Ten years a widow
Today marks ten years of widowhood; ten years since my darling husband died so unexpectedly in the middle of the night. These past ten years have felt like a lifetime, yet they’ve gone by in a flash. Sometimes it feels like only yesterday that Paul and I were planning for our bright and happy future. But here I am moving forward into a future that doesn’t include my love walking by my side.
I marked the day by travelling to the cemetery in Paul’s hometown to leave flowers and a wee dram of whisky at his grave. This is the 10th time I’ve journeyed to his grave (there a grave in my hometown, too) and whilst the journey can be sad and painful, I also find a bit of comfort in being there with him. I was joined this year by some of my in-laws, which was comforting in its own way. We stood there together, chatting as we placed the flowers, and enjoyed a sip of whisky in his honour.
And then I took a few minutes on my own to talk to Paul and to cry. A good, cathartic cry. It’s those heavy tears that remind me that I am still grieving and that I might grieve for the rest of my life.
Yes, even after ten years, I still struggle with the grief of widowhood. However, the pain isn’t as intense (or as regular) as it once was. But it’s still there, hiding in the shadows of my soul; lurking behind every laugh.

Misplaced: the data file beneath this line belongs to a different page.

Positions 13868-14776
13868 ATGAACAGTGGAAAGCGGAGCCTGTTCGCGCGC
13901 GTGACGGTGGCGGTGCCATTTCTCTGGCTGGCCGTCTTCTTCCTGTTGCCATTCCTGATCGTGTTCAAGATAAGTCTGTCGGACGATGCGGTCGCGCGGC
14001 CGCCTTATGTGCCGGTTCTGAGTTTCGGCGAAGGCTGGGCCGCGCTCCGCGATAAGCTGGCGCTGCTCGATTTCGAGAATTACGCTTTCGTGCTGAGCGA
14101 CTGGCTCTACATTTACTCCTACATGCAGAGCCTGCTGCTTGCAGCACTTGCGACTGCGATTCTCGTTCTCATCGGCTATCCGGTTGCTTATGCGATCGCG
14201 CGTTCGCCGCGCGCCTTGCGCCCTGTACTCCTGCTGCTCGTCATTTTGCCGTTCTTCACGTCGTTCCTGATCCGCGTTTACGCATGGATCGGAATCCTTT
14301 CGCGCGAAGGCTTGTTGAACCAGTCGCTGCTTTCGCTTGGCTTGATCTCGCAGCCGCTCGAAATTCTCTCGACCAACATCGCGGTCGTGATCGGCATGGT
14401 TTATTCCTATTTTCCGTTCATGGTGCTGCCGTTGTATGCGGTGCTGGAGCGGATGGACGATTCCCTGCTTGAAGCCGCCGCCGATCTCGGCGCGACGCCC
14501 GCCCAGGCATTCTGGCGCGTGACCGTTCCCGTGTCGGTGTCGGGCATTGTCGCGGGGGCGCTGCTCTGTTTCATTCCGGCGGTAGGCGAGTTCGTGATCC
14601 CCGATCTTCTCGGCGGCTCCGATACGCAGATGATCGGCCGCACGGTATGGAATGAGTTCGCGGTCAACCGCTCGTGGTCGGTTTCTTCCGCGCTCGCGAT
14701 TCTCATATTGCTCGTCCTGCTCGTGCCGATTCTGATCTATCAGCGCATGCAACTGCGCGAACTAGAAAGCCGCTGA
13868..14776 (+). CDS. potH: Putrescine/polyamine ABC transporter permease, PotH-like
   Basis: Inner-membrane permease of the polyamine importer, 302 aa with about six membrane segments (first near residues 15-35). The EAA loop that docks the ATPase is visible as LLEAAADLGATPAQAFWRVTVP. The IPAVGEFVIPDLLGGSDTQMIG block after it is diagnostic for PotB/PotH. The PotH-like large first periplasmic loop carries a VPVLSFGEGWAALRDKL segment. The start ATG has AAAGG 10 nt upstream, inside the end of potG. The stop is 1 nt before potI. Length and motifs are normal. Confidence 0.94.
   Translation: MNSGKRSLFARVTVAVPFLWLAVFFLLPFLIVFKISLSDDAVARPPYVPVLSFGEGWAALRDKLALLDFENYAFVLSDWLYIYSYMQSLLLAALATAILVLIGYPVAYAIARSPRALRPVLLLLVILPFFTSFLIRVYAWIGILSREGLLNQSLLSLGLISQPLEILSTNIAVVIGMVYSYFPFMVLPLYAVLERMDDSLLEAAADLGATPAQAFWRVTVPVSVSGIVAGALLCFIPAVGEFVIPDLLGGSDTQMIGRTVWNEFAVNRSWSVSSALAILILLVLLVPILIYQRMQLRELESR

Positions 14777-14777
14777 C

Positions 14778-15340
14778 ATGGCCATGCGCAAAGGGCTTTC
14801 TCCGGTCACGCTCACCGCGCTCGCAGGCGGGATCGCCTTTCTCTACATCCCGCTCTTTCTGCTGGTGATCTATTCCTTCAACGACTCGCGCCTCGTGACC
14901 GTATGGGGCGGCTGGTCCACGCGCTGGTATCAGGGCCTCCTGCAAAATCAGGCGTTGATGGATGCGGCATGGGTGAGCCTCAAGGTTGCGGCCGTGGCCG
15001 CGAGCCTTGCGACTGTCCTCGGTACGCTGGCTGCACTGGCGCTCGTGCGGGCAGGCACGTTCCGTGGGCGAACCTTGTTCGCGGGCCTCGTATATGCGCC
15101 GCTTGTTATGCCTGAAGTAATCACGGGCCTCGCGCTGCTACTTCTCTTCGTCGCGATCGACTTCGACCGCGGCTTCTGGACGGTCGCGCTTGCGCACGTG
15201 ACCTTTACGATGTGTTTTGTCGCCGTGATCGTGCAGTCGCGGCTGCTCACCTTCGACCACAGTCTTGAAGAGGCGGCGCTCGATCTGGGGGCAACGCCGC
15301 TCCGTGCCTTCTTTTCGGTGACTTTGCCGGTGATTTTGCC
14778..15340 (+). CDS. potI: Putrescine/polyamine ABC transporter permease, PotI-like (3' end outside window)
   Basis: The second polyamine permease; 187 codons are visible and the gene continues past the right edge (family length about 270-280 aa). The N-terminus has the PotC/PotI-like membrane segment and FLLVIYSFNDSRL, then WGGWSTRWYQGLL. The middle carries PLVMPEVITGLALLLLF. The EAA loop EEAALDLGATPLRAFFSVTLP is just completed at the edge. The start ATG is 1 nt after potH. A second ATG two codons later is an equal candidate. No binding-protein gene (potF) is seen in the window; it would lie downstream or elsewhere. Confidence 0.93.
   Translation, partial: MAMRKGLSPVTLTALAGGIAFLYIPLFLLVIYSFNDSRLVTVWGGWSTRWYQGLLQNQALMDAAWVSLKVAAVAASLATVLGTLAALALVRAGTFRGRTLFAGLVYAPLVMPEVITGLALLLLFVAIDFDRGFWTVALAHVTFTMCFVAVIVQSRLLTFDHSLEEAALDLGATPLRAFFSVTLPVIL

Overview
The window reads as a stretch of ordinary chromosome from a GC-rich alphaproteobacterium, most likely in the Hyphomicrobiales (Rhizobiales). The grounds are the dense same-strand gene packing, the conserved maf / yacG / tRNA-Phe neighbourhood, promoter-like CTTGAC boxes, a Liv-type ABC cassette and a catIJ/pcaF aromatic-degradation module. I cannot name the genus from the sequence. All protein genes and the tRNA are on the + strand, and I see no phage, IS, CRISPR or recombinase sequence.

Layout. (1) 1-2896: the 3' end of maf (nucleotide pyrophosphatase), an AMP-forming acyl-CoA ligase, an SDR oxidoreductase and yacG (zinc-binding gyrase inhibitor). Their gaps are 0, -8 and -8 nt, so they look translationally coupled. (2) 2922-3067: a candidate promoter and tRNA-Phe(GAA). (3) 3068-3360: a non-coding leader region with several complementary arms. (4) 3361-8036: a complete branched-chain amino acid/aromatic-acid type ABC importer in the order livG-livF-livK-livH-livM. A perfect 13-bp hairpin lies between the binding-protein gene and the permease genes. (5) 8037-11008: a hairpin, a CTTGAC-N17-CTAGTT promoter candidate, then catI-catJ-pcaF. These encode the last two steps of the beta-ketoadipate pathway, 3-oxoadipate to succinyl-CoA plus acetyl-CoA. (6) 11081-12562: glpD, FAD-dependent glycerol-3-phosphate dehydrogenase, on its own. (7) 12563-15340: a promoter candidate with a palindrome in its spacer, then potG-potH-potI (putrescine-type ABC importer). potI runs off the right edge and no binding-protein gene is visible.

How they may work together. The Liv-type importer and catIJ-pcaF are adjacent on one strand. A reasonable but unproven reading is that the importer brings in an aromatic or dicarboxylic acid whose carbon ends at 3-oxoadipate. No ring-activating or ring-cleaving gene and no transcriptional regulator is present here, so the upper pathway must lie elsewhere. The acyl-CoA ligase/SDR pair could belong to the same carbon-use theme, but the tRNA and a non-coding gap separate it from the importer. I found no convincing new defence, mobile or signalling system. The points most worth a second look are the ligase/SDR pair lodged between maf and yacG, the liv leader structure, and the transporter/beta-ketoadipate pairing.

That’s not to say that my life is all about my grief. But I am always aware that my life today is not the life that I dreamt of with Paul. And even though my life today isn’t horrible, it is certainly not the life I wanted for myself. (Although I do work every day to create a better, happier life for myself. Hence, the PhD, the adventures, and even the attempts at dating.)
I guess one of the important things for me to reflect on is that I have learned a lot in these ten years. I have learned that I am stronger than I think, even when I am lost in my sadness. And that my mental health is strong, even when I feel weak. I have learned that friendship can be formed out of grief and that grief doesn’t mean life can’t be joyful.
But most importantly, I have learned that life moves forward even after death; I have learned that a shattered heart still beats. And I have learned that when love is pure and real, it lasts forever… even after death.
Paul, I really do luv ya, luv. Now and forever.